Some of the toughest anti-smoking measures to be adopted in a major city have been approved by councillors in New York.
The measures are set to extend a smoking ban to municipal parks, beaches and even Times Square.
The ban will take effect three months after it is signed by New York Mayor Michael Bloomberg.
It will make it an offence to light up in any of the city's 1,700 parks and along 14 miles (23km) of coastline.
"This summer, New Yorkers who go to our parks and beaches for some fresh air and fun will be able to breathe even cleaner air and sit on a beach not littered with cigarette butts," Mr Bloomberg said after the 36-12 vote.
The ban is set to encompass pedestrian areas like the one in Times Square.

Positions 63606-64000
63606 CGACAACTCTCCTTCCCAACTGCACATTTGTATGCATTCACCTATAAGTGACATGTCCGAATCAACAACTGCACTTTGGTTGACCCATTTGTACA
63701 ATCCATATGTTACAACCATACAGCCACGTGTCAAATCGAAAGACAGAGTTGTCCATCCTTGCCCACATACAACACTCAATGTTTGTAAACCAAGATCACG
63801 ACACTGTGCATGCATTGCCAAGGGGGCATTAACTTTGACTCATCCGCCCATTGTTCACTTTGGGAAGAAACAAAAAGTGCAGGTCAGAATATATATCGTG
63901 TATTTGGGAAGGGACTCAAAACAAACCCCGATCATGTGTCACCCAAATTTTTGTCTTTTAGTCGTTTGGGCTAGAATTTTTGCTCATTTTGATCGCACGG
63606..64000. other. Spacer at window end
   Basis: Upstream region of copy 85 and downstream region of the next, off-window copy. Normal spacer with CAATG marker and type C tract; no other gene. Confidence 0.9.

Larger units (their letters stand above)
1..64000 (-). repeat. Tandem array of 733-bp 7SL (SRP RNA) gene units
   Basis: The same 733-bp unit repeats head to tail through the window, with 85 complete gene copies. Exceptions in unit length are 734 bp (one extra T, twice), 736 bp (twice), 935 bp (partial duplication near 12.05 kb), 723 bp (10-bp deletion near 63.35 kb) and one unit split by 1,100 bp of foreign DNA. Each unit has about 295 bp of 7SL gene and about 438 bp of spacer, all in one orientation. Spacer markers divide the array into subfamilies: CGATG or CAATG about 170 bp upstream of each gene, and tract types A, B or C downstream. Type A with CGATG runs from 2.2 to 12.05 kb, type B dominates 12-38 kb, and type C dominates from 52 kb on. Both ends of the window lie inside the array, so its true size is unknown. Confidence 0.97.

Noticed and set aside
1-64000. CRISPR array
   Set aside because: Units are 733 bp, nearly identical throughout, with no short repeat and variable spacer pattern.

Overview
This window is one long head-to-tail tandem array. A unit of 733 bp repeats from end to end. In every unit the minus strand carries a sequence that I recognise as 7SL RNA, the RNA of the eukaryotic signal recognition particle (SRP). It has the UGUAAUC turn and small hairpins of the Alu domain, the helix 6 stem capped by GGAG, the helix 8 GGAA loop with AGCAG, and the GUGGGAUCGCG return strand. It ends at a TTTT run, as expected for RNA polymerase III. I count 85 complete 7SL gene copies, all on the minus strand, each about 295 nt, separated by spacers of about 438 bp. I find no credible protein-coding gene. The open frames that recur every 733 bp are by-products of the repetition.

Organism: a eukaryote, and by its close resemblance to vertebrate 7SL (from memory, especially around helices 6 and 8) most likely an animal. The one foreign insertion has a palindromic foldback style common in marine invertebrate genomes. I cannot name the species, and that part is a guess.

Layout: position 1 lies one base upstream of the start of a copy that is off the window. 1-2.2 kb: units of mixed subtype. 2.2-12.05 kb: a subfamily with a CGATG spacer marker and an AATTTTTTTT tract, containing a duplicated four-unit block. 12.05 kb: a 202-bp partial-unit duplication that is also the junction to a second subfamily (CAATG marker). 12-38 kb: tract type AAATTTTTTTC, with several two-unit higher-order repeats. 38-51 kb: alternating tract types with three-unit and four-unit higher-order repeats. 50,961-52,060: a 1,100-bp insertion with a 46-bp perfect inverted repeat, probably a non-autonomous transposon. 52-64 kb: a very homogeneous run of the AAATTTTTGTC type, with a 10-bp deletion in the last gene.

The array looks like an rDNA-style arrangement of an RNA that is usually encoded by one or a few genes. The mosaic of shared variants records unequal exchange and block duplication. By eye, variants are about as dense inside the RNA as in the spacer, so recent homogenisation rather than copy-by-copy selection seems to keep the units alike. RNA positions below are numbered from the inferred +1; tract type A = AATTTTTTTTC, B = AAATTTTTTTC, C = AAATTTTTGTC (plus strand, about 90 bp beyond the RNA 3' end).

It will give the city's Parks Department the power to impose fines similar to those used for minor offences like begging or public urination. They carry fines of under $100 (£62).
But the city expects the law to be primarily self-enforced, relying on residents to tell anyone lighting up in a park on a beach that it is illegal, one councillor said. Police will not be responsible for enforcing it, she added.
However, some of those councillors who voted against the measures denounced them as an infringement on individual rights.
"I truly believe government is being too restrictive in his particular matter," said Robert Jackson, a Harlem Democrat. "It's a totalitarian society that's going to have this type of restrictions."
Smoking was banned in New York's bars and restaurants nearly a decade ago.
Smoking is also prohibited in Los Angeles city parks and in Chicago parks with playgrounds.